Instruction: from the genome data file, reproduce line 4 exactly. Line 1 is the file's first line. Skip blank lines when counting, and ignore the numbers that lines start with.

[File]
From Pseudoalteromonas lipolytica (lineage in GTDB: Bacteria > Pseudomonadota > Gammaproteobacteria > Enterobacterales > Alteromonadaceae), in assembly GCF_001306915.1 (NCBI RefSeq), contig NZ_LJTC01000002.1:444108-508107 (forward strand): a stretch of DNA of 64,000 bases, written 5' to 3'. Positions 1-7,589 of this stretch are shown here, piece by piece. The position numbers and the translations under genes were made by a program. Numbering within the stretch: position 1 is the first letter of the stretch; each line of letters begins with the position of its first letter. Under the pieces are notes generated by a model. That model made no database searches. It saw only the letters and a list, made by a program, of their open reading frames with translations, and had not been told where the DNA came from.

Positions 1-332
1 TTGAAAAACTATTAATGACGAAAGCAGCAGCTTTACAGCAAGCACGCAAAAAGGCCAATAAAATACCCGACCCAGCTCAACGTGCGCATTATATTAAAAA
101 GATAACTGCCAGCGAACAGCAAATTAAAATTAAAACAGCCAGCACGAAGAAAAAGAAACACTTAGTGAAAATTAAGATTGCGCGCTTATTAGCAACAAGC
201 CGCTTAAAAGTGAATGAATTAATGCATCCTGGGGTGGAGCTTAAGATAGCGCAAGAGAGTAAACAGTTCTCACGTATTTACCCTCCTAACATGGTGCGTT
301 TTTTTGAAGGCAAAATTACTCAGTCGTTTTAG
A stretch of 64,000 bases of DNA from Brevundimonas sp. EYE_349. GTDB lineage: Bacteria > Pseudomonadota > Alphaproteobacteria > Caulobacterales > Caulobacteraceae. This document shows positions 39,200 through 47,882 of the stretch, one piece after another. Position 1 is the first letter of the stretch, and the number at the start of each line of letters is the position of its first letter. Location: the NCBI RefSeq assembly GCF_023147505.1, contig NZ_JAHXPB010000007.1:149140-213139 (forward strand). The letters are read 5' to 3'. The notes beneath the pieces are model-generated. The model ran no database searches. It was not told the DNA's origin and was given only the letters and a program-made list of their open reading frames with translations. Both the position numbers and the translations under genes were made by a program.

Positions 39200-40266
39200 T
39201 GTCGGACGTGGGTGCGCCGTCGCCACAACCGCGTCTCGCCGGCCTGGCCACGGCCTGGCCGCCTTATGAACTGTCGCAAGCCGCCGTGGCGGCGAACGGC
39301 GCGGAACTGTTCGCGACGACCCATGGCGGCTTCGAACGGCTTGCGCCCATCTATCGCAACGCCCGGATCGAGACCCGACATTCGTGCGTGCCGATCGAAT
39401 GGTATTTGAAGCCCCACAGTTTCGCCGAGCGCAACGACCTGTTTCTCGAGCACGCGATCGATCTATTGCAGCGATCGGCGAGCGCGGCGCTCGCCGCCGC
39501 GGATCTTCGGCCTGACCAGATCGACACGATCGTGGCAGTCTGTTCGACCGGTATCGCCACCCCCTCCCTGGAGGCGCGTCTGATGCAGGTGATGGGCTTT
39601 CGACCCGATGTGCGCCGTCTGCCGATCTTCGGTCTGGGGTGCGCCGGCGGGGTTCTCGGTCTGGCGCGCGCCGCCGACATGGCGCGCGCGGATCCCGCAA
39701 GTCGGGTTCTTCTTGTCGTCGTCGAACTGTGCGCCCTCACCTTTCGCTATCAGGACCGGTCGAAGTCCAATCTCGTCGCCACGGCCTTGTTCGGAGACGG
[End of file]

101 GATAACTGCCAGCGAACAGCAAATTAAAATTAAAACAGCCAGCACGAAGAAAAAGAAACACTTAGTGAAAATTAAGATTGCGCGCTTATTAGCAACAAGC